Certain subjects never seem to go away. One of them is parking.
We see parking as a problem every time we can’t find a space. When we are charged to park, we believe we are being fleeced. Some refuse to go to a store or restaurant if a space is not available to them in front of their intended location. Others may walk a block but no more. The car and parking are simply killing the viability of cities or towns.
A recent article in the New York Times claims that parking is worse than ever. There are 2.2 million cars registered to New York City residents. That doesn’t count the estimated 150,000 cars registered elsewhere but really belong to city registrants. 700,000 cars per day enter Manhattan.
They are all competing for the 3 million street spaces listed in the city. Many of those spaces are in the outer boroughs where there usually is no problem finding a space. It also does not count the dining sheds, dumpsters, and bike rental racks that displace cars from parking spaces.
Paid parking in private garages can be very expensive. Some places are $650 per month in Manhattan. However metered parking is relatively cheap. Though 8.4 million tickets were issued last year. Considering the number of cars, it really isn’t so many. In some neighborhoods where enforcement is lax, it is cheaper to take your chances on the street than pay for a garage.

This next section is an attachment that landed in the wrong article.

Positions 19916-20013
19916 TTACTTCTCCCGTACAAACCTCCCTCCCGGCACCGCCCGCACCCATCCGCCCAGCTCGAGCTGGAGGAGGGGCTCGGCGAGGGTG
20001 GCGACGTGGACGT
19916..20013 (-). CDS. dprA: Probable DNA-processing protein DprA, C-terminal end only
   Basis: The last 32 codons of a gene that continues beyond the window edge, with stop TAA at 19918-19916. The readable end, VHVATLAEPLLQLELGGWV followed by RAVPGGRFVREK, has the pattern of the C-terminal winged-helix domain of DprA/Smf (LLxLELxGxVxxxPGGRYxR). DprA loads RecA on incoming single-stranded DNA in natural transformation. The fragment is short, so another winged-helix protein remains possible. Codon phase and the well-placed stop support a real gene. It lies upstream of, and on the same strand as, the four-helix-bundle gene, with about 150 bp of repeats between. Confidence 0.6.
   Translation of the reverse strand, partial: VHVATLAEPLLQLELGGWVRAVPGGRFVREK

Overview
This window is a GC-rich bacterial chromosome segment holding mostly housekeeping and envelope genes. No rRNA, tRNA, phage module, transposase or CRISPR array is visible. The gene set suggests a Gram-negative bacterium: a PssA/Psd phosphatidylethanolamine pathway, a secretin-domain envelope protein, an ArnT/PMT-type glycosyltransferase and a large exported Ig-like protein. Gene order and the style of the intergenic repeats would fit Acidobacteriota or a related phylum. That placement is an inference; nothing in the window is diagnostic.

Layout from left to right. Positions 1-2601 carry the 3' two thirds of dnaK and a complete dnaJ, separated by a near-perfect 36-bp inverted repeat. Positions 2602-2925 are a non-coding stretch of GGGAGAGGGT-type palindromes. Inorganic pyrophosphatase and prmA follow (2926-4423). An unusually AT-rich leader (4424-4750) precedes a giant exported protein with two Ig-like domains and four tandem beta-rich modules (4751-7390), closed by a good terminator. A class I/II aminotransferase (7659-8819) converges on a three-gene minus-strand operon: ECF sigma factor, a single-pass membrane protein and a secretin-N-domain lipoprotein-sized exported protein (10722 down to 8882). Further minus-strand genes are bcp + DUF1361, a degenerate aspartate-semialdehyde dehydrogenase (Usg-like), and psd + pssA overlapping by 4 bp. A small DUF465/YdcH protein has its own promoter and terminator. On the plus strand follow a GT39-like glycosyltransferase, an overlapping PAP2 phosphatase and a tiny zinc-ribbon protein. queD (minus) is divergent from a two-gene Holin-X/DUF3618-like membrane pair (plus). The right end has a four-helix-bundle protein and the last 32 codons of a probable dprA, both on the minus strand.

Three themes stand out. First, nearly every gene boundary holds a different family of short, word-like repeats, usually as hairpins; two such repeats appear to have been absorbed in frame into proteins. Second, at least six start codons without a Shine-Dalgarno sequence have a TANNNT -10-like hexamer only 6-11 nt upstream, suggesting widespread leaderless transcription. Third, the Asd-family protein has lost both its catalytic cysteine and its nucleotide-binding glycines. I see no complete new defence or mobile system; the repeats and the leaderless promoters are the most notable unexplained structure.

I remember the dilemma of New York alternate side parking when I was a resident. Sometimes I would find a great spot where I would be good for a week. Other times it would take more than an hour, and I would be a mile or more away from my apartment before finding a parking space.
Now that I live in little Stuart Florida, I am very amused that many of my neighbors still find parking to be a problem here. Some want a municipal garage built to supposedly take care of the parking problem in our 2-block downtown area. Since there currently is no charge to park anywhere, parking is enforced by ticketing. In downtown there is a three-hour limit until 8 pm.
Like New York, enforcement is lax. This results in some people taking their chances on receiving a ticket. Most of the people who go over the three-hour limit are employees of the businesses downtown, especially the restaurant workers. If they are reporting for work at 4:30pm for their shifts, the likelihood of being tagged for the half hour between 7:30pm and 8:00pm is minimal.
Unlike New York, the spaces that allow parking all day long are a block or two from their work. It is strictly a matter of what one is used to doing. If Stuart instituted paid parking in the downtown core, the spaces would be available for patrons instead of employees.
Parking woes will continue to influence metropolises and small towns until municipalities accurately charge for the privilege of using valuable real estate.